Creativity in the metaverse: Is distributed innovation possible?
Distributed and hybrid working are here to stay. But will metaverse technologies make the reality of future work better or worse for workers and their employers? Nick Rosier, our content and digital director investigates.
The idea that creative teams can thrive online has long felt more like fantasy than reality. Most onboarding packs are crammed full of digital tools and platforms, but the sad truth is that most stifle creativity rather than unleash it.
Finance tools, time trackers, CRMs, Kanban boards – the digital landscape of businesses today is focused on productivity, efficiency and measurement. Where does culture come into play? Where are communities built? Microsoft Teams and intranets have their place, but can we do better?
Maybe creativity in the metaverse is the answer.
As spending on office rent goes down, how far can investment in the virtual world get us?
2022 will be the year that businesses invest in virtual as well as physical spaces for their teams.
The average cost of office space in London is over £500 per person per month. A 50-person office might cost over £300K per year in rent alone. What would it look like if businesses invested, say, half of that on virtual spaces to build culture and happiness?
The opposite of creativity is uniformity. Current trends in digital tools for teams have brought us to a flat (or Swiss) design singularity, with apps drawing from a narrow pool of design rules and constraints. We’re effectively building 1960s office cubicles for our online work lives: hyper-functional, but far removed from what makes us happy and creative.
Environment is fundamentally linked to creativity. Sparks of insight and seeds of ideas are borne from immersion in nature or new experiences and environments. Could we create a passive experience of simply going for a virtual walk in a forest, or flying across a mountain landscape, as a setting for standups, workshops or focus time? This type of virtual reality (VR) immersion increasingly has a presence in healthcare settings for patient convalescence and rehabilitation. Could it also help burnt-out teams and stressed individuals?
Platforms including Mozilla Hubs and Spatial have led the charge in developing collaborative virtual spaces. They have tested the waters with some success and have proved the use case. The tools used to create spaces on these platforms are still in their infancy and need more development to allow the quality and immersion of the 3D environments to come to life. To become an integral part of our work lives, they need integrations with apps from Adobe, Microsoft, Autodesk and other day-to-day tools of the trade.
Connected virtual spaces as a force for good in hybrid workplaces
Health and wellbeing have long had a foothold online with meditation on YouTube, mindfulness apps, learning material and mental health support. Relaxation is important for productivity. Without time to think, we’re running the hamster wheel of work and end up being ‘busy fools.’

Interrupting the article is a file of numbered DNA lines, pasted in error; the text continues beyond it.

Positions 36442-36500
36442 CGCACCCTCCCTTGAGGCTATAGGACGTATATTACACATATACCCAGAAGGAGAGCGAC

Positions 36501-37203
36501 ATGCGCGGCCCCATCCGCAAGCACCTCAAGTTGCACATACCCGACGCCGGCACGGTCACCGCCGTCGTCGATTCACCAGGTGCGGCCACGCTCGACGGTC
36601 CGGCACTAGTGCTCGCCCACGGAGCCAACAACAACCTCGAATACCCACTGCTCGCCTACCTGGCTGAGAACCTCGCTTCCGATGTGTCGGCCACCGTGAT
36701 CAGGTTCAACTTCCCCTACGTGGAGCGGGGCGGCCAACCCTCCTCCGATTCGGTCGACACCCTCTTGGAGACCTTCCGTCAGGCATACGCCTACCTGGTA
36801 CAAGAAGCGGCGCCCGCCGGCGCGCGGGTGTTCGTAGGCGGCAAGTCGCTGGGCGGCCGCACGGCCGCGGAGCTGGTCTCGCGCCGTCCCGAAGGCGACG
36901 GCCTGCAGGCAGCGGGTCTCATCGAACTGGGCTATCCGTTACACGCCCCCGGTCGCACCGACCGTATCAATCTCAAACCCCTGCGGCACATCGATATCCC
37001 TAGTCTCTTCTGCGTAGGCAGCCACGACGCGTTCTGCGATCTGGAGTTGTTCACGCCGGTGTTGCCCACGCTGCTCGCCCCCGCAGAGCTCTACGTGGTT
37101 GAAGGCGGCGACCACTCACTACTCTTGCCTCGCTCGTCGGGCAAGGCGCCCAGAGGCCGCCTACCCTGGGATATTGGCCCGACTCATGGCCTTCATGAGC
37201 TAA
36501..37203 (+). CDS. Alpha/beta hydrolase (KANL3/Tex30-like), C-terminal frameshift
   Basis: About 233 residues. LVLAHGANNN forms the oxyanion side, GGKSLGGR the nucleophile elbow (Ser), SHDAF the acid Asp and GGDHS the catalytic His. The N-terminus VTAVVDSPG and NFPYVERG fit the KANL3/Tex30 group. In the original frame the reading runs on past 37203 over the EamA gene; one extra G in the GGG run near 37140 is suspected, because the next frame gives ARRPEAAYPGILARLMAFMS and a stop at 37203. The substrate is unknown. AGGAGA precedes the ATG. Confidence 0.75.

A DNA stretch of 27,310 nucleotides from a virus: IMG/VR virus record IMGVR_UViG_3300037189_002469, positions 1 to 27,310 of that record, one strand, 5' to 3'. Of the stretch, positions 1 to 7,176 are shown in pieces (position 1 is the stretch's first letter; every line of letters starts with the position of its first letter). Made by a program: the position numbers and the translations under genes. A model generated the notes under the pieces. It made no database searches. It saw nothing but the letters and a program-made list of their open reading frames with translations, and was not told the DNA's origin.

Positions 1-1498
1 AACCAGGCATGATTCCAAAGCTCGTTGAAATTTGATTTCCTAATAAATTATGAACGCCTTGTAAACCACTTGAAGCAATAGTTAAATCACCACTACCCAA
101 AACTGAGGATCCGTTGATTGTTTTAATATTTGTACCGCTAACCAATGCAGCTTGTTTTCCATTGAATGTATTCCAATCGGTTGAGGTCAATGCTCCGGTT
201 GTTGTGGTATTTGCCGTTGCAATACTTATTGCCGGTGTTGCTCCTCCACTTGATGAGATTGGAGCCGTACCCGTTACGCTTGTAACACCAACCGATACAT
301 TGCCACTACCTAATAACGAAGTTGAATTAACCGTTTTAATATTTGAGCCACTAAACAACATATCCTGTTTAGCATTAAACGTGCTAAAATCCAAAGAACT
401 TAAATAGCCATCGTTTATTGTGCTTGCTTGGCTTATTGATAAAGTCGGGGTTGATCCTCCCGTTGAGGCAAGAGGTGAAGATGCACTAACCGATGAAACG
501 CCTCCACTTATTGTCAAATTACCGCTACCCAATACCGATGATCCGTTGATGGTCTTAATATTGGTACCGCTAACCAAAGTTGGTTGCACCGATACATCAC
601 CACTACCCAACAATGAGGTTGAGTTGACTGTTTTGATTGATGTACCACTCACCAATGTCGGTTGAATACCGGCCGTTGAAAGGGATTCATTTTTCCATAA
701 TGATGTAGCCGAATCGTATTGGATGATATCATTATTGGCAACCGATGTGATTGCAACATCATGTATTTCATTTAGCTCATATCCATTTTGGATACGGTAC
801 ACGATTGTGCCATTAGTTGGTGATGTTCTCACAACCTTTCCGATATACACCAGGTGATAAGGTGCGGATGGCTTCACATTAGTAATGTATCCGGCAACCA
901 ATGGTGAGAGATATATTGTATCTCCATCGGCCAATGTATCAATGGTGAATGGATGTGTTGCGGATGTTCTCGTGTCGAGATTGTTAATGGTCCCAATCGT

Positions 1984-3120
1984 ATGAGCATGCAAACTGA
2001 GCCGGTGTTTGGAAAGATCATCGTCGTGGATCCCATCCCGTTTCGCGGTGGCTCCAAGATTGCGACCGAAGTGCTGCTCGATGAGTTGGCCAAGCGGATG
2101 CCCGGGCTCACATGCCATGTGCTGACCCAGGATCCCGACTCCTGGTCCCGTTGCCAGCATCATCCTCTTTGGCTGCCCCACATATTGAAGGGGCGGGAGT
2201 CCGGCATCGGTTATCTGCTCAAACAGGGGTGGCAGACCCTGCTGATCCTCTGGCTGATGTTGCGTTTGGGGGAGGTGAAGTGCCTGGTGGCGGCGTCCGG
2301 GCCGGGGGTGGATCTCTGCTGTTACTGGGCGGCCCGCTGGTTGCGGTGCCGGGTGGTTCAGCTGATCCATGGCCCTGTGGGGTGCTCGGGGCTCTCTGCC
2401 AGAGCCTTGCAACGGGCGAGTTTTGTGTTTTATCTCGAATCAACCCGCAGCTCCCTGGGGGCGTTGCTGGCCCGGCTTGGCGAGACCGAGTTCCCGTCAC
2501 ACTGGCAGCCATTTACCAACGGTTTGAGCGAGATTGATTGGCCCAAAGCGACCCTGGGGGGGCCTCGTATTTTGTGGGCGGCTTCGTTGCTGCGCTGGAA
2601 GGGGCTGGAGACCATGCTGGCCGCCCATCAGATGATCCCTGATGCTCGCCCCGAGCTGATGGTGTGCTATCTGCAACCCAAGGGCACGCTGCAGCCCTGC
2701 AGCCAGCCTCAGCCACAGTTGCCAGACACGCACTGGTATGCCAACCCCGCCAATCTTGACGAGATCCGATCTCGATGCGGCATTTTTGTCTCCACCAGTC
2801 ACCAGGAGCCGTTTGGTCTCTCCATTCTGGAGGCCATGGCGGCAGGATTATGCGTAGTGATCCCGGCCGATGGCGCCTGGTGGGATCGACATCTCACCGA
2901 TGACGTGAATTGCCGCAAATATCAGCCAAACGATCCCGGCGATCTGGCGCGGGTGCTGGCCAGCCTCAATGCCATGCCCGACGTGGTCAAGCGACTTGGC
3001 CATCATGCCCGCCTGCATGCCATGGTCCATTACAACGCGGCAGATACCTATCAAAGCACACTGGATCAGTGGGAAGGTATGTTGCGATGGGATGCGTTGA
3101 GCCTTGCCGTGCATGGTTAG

Digital wellness facilities help teams to wind down or stay in a positive state of mind between activity at work. It’s important to destigmatize and see the value of empty spaces in our calendars and celebrate free time, rather than relentless back-to-back meetings.
The style and positioning of a virtual environment is a mirror of values and brand. Heavily themed spaces give new hires and prospects a strong sense of company culture from day one. We need to go beyond custom Zoom backgrounds to give our teams a sense of identity and shared purpose.
While visual environment is one important piece of the puzzle, we shouldn’t forget the power of sound. Music can form some of the strongest memories and associations. A track can bring back crystal clear memories or put us in a certain frame of mind. As a creative business, music is key to pitching ideas and creating strong emotional responses.
Music is a powerful part of experiences such as going to a sports game, watching a TV show or even turning on your computer. Repetition creates strong memories and associations. Designing music as part of a work-based metaverse could be used to trigger the best mental states for collaboration and innovation.
Accessibility and privacy
We need to think about democratizing access to these spaces. Creating experiences aimed at different senses helps to make spaces inclusive.
Beyond physical accessibility, the workplace metaverse needs to be relevant and accessible to non-digital natives, and avoid creating age or culture divides. Even more fundamentally, we need to consider hardware investments. While wearing a VR headset for eight hours a day might be a far-fetched ideal, we can at least look at monitors, headphones and even stereoscopic screens as a starting point.
Concerns around being over-tracked, over-connected and unable to switch off need to be addressed upfront. Here, perhaps, a privately-managed corporate metaverse has some benefits over a data-sales driven public metaverse such as Meta.
Hybrid working has so much potential, and we’re at the forefront of that innovation now. The technology is out there, and it’s up to businesses to take its potential seriously and invest. Natural selection will sort the gimmicks from the transformative experiences. Which do you think will survive?